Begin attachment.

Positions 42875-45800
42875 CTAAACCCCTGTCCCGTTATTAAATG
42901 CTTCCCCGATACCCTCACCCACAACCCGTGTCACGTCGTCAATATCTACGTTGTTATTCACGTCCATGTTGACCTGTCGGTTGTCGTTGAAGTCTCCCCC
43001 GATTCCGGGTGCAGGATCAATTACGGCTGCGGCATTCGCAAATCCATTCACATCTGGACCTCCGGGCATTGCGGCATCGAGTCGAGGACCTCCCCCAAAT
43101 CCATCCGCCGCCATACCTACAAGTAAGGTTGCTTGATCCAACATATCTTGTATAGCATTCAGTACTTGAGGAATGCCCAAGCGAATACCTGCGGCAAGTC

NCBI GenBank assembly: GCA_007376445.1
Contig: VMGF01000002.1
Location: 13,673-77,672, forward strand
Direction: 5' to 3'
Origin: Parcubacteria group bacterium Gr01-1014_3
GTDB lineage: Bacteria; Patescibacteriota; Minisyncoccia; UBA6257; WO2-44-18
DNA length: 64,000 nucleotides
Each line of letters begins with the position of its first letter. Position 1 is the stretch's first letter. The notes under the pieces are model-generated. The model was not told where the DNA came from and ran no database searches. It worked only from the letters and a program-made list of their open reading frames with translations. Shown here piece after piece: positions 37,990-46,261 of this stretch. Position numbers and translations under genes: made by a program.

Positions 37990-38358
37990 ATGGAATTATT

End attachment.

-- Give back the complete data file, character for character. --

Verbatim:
Positions 42875-45800
42875 CTAAACCCCTGTCCCGTTATTAAATG
42901 CTTCCCCGATACCCTCACCCACAACCCGTGTCACGTCGTCAATATCTACGTTGTTATTCACGTCCATGTTGACCTGTCGGTTGTCGTTGAAGTCTCCCCC
43001 GATTCCGGGTGCAGGATCAATTACGGCTGCGGCATTCGCAAATCCATTCACATCTGGACCTCCGGGCATTGCGGCATCGAGTCGAGGACCTCCCCCAAAT
43101 CCATCCGCCGCCATACCTACAAGTAAGGTTGCTTGATCCAACATATCTTGTATAGCATTCAGTACTTGAGGAATGCCCAAGCGAATACCTGCGGCAAGTC

NCBI GenBank assembly: GCA_007376445.1
Contig: VMGF01000002.1
Location: 13,673-77,672, forward strand
Direction: 5' to 3'
Origin: Parcubacteria group bacterium Gr01-1014_3
GTDB lineage: Bacteria; Patescibacteriota; Minisyncoccia; UBA6257; WO2-44-18
DNA length: 64,000 nucleotides
Each line of letters begins with the position of its first letter. Position 1 is the stretch's first letter. The notes under the pieces are model-generated. The model was not told where the DNA came from and ran no database searches. It worked only from the letters and a program-made list of their open reading frames with translations. Shown here piece after piece: positions 37,990-46,261 of this stretch. Position numbers and translations under genes: made by a program.

Positions 37990-38358
37990 ATGGAATTATT